5. 1 x Polarized Connectors - Housing (3-Pin) (SKU#: PRT-08096)

6. 1 x Polarized Connectors - Header (3-Pin) (SKU#: PRT-08232)

7. 1 x Polarized Connectors - Crimp Pins (SKU#: PRT-08100) $1.95

8. 1 x Serial Enabled 16x2 LCD - White on Black (SKU#: LCD-00813)

9. 1 x Real Time Clock Module (SKU#: BOB-00099) $19.95

10. 1 x Wall Adapter Power Supply - 9VDC 650mA (SKU#: TOL-00298)

11. 1 x Mini Button Pad Set - Black (SKU#: COM-08997) $4.95
Note: the center button is a 4-way directional button (up-down-right-left)

12. 1 x Mini Button Pad PCB (SKU#: COM-08963) $1.95


K Type Washer Thermocouple
Model: TC-K3W
$9.50 (M3 or #6 screw, 3’ long leads)

(Note: One could use the T0-46 packaged, LM34AH-ND from National Semiconductor, an IC temperature sensor (link) instead of Auberin’s thermocouple and Analog Device’s thermocouple IC amplifier: AD595CQ)


Precision IC Temperature Sensor - Fahrenheit
(see note above)


1. Arctic Silver® Ceramique™ Thermal Compound
Model: A2350 | Catalog #: 28-1098

2. Desoldering Braid (also used for water sensing electrode probe)
Model: 64-2090 | Catalog #: 64-2090

3. Dual General-Purpose IC PC Board (used with QT114 / 113)
Model: 276-159 | Catalog #: 276-159

4. 2-Position PC Board Terminals (used with QT114 / 113)
Model: 276-1388 | Catalog #: 276-1388

5. 0.1µF 50V Hi-Q Ceramic Disc Capacitor Pk/2 (used with QT114 / 113)
Model: 272-135 | Catalog #: 272-0135
$1.49 *

6. 0.047µF 500V 20% Hi-Q Ceramic Disc Capacitor (used with QT114 / 113)
Model: 272-126 | Catalog #: 272-0134
$1.49 *

*one of each used - see photo on future blog!

NEWARK (Parts other than 1, 2,3, & 4 are optional, as needed - link)

1. 05F7093 Each/ $18.68
Manufacturer Part No: AD595CQ Analog Devices
Description: Temperature Sensor IC; IC Function:Temperature Sensor IC;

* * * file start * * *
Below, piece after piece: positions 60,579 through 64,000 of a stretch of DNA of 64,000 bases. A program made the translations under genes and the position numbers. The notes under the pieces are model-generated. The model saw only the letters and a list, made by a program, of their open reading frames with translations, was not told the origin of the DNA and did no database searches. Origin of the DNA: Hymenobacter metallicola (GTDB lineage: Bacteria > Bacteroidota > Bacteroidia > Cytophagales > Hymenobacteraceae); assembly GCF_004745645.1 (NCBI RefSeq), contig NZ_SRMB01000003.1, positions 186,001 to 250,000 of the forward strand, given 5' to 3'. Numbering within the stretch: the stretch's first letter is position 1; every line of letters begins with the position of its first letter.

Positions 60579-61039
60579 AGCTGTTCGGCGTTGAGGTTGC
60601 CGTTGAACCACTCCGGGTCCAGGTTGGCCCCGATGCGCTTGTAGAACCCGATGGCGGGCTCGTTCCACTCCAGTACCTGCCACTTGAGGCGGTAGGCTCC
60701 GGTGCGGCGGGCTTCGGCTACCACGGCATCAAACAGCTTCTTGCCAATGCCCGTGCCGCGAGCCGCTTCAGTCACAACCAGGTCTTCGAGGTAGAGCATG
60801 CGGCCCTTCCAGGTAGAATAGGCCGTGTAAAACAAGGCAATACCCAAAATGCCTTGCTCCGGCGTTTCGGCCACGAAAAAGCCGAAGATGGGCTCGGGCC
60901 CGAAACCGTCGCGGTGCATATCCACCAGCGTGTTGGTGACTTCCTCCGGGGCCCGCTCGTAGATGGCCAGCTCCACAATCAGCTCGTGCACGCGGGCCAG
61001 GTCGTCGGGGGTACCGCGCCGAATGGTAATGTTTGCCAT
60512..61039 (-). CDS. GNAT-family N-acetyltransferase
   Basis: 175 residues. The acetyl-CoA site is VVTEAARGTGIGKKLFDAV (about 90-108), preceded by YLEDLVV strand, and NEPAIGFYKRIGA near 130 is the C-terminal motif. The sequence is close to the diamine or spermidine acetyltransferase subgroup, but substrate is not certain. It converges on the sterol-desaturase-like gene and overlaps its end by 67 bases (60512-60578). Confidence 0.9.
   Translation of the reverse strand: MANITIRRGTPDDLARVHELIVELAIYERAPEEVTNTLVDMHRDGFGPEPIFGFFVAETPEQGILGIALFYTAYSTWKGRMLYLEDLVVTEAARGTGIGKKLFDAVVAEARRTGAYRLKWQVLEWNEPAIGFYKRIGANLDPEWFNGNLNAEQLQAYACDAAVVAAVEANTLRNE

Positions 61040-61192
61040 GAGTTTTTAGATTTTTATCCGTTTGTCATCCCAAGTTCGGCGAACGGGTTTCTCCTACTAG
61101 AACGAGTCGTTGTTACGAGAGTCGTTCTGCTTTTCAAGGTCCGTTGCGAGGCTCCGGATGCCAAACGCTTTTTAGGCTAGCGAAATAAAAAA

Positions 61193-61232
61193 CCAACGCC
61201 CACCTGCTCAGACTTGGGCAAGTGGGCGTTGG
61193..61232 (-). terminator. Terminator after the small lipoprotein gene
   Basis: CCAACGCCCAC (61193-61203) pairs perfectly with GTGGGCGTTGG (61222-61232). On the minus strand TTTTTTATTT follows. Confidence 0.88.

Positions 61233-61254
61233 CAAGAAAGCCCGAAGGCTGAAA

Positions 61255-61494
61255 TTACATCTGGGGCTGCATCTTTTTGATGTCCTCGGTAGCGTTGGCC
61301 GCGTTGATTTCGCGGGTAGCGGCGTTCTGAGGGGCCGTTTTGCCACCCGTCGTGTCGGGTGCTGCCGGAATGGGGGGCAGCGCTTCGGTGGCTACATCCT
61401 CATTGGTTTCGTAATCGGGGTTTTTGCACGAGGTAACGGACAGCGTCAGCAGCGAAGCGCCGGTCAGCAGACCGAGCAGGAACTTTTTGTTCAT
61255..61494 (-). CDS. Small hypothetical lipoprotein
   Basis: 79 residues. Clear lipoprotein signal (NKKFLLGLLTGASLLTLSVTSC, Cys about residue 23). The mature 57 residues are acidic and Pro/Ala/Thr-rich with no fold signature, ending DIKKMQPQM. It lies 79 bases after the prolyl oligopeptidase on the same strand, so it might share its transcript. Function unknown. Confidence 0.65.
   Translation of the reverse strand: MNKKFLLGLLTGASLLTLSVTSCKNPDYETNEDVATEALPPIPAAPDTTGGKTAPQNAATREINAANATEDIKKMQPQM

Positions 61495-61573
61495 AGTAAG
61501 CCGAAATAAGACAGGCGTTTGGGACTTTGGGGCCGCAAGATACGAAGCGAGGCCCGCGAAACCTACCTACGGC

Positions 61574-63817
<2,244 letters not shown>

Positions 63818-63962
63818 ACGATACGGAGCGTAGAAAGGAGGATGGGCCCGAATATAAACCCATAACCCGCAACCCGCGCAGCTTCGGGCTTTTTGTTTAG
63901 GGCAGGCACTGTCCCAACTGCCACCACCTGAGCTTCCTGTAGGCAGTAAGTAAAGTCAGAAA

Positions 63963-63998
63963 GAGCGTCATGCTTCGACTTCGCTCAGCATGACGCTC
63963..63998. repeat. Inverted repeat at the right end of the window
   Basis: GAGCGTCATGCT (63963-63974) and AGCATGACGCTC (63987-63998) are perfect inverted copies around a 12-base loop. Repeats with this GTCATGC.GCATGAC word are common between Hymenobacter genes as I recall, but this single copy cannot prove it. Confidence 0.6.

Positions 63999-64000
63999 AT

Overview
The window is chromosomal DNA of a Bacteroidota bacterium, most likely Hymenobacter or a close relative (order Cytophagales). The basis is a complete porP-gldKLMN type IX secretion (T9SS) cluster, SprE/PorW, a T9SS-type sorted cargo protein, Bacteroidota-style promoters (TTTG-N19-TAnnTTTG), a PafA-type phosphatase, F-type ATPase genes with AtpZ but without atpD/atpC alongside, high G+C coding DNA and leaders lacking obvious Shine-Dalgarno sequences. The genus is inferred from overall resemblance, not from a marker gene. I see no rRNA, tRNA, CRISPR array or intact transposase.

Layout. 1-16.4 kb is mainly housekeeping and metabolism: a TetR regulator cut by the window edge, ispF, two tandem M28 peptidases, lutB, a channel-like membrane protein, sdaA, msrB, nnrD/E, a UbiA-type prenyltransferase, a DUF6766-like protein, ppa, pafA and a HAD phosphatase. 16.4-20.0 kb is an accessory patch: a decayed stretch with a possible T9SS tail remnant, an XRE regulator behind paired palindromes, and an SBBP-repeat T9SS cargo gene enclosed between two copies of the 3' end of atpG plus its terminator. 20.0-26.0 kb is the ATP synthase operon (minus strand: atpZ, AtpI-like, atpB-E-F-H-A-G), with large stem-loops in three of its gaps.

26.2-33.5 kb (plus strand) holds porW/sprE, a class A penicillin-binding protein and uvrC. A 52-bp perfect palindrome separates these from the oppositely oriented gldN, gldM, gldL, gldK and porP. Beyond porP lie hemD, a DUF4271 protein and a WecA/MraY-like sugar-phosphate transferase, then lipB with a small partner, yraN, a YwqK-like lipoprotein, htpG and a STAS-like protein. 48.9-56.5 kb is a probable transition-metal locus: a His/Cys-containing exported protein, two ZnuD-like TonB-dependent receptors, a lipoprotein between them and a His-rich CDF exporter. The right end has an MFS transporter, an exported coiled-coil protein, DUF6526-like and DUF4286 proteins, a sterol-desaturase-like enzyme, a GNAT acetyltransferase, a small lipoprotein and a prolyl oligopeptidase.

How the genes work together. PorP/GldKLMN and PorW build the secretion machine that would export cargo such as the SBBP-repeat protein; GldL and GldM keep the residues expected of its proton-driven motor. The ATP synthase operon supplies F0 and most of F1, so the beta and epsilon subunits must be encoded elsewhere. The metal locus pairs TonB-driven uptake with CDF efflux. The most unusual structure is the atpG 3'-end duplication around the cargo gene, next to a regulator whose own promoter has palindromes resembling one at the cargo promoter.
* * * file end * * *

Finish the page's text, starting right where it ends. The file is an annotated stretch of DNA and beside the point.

2. 92K8429 Each/ $5.06
Manufacturer Part Number : QT114-DG
Description: QPROX SENSOR, DIP8, 114

note: 92K8427 Each/ $4.16
Manufacturer Part Number : QT113-DG
Description: QPROX SENSOR, DIP8, 113
This IC is easier to work with.

3. 52K3276 Each/ $0.14
Manufacturer Part No: 1-390261-2
Description: DIP Socket; No. of Contacts:8; Row Spacing:0.3"

4. 52K3277 Each/1 1 $0.158 $0.16
Manufacturer Part No: 1-390261-3
Description: DIP Socket; No. of Contacts:14; Pitch Spacing:0.1"

5. 58K5034 Tape and Reel C/1 1 $0.122 $0.12
Manufacturer Part No: MCCFR0W4J0270A50
Description: Carbon Film Resistor; Series:MCCFR; Resistance:27ohm

6. 62J1902 Each/ $0.80
Manufacturer Part No: 3362P-1-502LF
Description: Trimmer; Series:3362; Track Resistance:5kohm

7. 15M2094 Tape and Reel C/ $0.66
Manufacturer Part No: 23BR5KLFTR13
Description: Trimmer; Series:23A Series; Track Resistance:5kohm

8. 01H9629 Each/ $0.23
Manufacturer Part No: AND114-R
Description: LED Lamp; Bulb Size:T-1 3/4; LED Color:Red; Luminous

9. 71C4123 Each/ $0.89
Manufacturer Part Number : 1729128
Description: TERMINAL BLOCK, PCB, 5.08MM, 2WAY; Connector type:Terminal Block,

10. 58K5042 Tape and Reel C/ $0.12
Manufacturer Part Number : MCCFR0W4J0331A50
Description: Carbon Film Resistor; Series:MCCFR; Resistance:330ohm
Tolerance:+/- 5%;


1 x Arduino Breakout Shield v1.2 Kit $20.00 (excellent)
1 x Thermocouple Sensor v1.0 Raw PCB $1.00 (excellent)
This is used with the AD495CQ


Arduino Diecimila arduino-diecimila 1x 33.00

16x2 LCD Module While 16x2-lcd-module-while-characters-blue-backli162 1x 9.99
Characters Blue Backlight
(I ended up using the LCD from SparkFun)


Micron Tech
DC to AC SSR Solid State Relay 25A
Sale price: $8.00
Quantity: 3
Subtotal: US $24.00
S&H: US $13.00


New Nunchuck Controller (Numchuck) For Nintendo Wii
Sale price: $5.50
S&H: $6.50


OPTO 22 - IAC5 – AC INPUT MODULES (5) (Optoisolators)
Sale price: $1.45
S&H: $4.80


(PC Board for optoisolators)
Sale price: $10.00
S&H: $13.88


GB – Gardner Bender
Various sizes of Polyolefin Heat Shrink Tubing
3/32" 24 AWG HST-093

1/8" 22-18 AWG HST-125
3/16” 20-12 AWG HST-187

3/8” 12-4 AWG HST-375

Various Male and Female Quick Disconnects. These were used to make the installation 100% reversible. None of Silvia’s original wires were cut. Some from HD, and some from Auto parts stores

FunGizmos.Com (Store)

1 x Wiichuck Adapter (I2C) = $4.00
Free shipping!

Reference: TodBot Blog


Various gauges (AWG) of wire are needed for this project. For internal wiring (inside Silvia) I used temperature resistant 16 AWG Primary wire from an auto parts store. All of the ic wiring to Arduino was 22 AWG project wire from RadioShack. Lastly, I used 12 AWG wire from the Solid State Relay to Silvia’s heating element.

Also... the prices shown are what I paid, and it goes without saying that at this point they are only an indication as they are likely to change. Clearly too, the prices paid for those items I was able to find on eBay were just those paid for that particular auction. Any of the items purchased on eBay (and I was lucky to find what I needed when I needed it) can all be purchased retail if need be.

Good luck! ...........More to follow as the project is completed!